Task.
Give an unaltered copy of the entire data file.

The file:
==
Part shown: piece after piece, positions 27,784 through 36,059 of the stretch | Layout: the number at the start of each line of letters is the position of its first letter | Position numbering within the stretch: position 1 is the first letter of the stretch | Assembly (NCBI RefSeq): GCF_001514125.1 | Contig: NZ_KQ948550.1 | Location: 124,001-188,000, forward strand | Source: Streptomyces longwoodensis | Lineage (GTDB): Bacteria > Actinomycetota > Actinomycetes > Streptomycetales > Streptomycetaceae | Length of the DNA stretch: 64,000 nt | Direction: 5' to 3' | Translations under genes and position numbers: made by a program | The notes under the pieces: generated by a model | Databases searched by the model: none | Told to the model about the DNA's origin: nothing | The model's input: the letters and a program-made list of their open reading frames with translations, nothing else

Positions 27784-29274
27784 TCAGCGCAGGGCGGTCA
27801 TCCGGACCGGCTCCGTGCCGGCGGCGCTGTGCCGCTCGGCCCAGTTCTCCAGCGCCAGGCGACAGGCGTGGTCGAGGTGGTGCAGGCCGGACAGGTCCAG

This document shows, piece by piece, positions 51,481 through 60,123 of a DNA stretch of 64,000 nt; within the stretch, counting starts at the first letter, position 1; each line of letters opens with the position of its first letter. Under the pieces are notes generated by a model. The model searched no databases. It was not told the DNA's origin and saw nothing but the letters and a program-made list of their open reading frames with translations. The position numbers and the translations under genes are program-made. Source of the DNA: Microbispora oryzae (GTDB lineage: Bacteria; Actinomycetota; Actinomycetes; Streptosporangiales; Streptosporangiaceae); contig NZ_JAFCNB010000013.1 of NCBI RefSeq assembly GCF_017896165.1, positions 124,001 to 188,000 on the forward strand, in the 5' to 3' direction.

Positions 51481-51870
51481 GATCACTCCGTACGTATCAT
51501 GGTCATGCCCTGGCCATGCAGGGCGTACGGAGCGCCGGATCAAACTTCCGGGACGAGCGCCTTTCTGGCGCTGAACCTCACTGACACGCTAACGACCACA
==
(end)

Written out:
Part shown: piece after piece, positions 27,784 through 36,059 of the stretch | Layout: the number at the start of each line of letters is the position of its first letter | Position numbering within the stretch: position 1 is the first letter of the stretch | Assembly (NCBI RefSeq): GCF_001514125.1 | Contig: NZ_KQ948550.1 | Location: 124,001-188,000, forward strand | Source: Streptomyces longwoodensis | Lineage (GTDB): Bacteria > Actinomycetota > Actinomycetes > Streptomycetales > Streptomycetaceae | Length of the DNA stretch: 64,000 nt | Direction: 5' to 3' | Translations under genes and position numbers: made by a program | The notes under the pieces: generated by a model | Databases searched by the model: none | Told to the model about the DNA's origin: nothing | The model's input: the letters and a program-made list of their open reading frames with translations, nothing else

Positions 27784-29274
27784 TCAGCGCAGGGCGGTCA
27801 TCCGGACCGGCTCCGTGCCGGCGGCGCTGTGCCGCTCGGCCCAGTTCTCCAGCGCCAGGCGACAGGCGTGGTCGAGGTGGTGCAGGCCGGACAGGTCCAG

This document shows, piece by piece, positions 51,481 through 60,123 of a DNA stretch of 64,000 nt; within the stretch, counting starts at the first letter, position 1; each line of letters opens with the position of its first letter. Under the pieces are notes generated by a model. The model searched no databases. It was not told the DNA's origin and saw nothing but the letters and a program-made list of their open reading frames with translations. The position numbers and the translations under genes are program-made. Source of the DNA: Microbispora oryzae (GTDB lineage: Bacteria; Actinomycetota; Actinomycetes; Streptosporangiales; Streptosporangiaceae); contig NZ_JAFCNB010000013.1 of NCBI RefSeq assembly GCF_017896165.1, positions 124,001 to 188,000 on the forward strand, in the 5' to 3' direction.

Positions 51481-51870
51481 GATCACTCCGTACGTATCAT
51501 GGTCATGCCCTGGCCATGCAGGGCGTACGGAGCGCCGGATCAAACTTCCGGGACGAGCGCCTTTCTGGCGCTGAACCTCACTGACACGCTAACGACCACA